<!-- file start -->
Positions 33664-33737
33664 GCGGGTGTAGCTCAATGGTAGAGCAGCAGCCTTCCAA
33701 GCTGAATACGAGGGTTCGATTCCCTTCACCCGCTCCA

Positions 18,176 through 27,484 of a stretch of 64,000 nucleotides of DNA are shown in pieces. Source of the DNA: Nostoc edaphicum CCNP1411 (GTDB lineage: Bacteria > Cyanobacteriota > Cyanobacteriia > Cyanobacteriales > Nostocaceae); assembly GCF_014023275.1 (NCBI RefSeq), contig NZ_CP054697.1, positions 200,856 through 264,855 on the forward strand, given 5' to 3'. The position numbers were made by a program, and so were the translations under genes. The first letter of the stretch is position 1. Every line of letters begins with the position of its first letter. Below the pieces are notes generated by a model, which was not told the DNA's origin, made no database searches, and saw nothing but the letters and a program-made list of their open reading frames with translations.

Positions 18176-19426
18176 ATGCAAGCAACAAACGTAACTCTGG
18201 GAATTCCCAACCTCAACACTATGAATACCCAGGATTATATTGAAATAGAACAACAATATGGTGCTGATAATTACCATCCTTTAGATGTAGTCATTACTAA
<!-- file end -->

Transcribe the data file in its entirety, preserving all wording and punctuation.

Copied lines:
Positions 33664-33737
33664 GCGGGTGTAGCTCAATGGTAGAGCAGCAGCCTTCCAA
33701 GCTGAATACGAGGGTTCGATTCCCTTCACCCGCTCCA

Positions 18,176 through 27,484 of a stretch of 64,000 nucleotides of DNA are shown in pieces. Source of the DNA: Nostoc edaphicum CCNP1411 (GTDB lineage: Bacteria > Cyanobacteriota > Cyanobacteriia > Cyanobacteriales > Nostocaceae); assembly GCF_014023275.1 (NCBI RefSeq), contig NZ_CP054697.1, positions 200,856 through 264,855 on the forward strand, given 5' to 3'. The position numbers were made by a program, and so were the translations under genes. The first letter of the stretch is position 1. Every line of letters begins with the position of its first letter. Below the pieces are notes generated by a model, which was not told the DNA's origin, made no database searches, and saw nothing but the letters and a program-made list of their open reading frames with translations.

Positions 18176-19426
18176 ATGCAAGCAACAAACGTAACTCTGG
18201 GAATTCCCAACCTCAACACTATGAATACCCAGGATTATATTGAAATAGAACAACAATATGGTGCTGATAATTACCATCCTTTAGATGTAGTCATTACTAA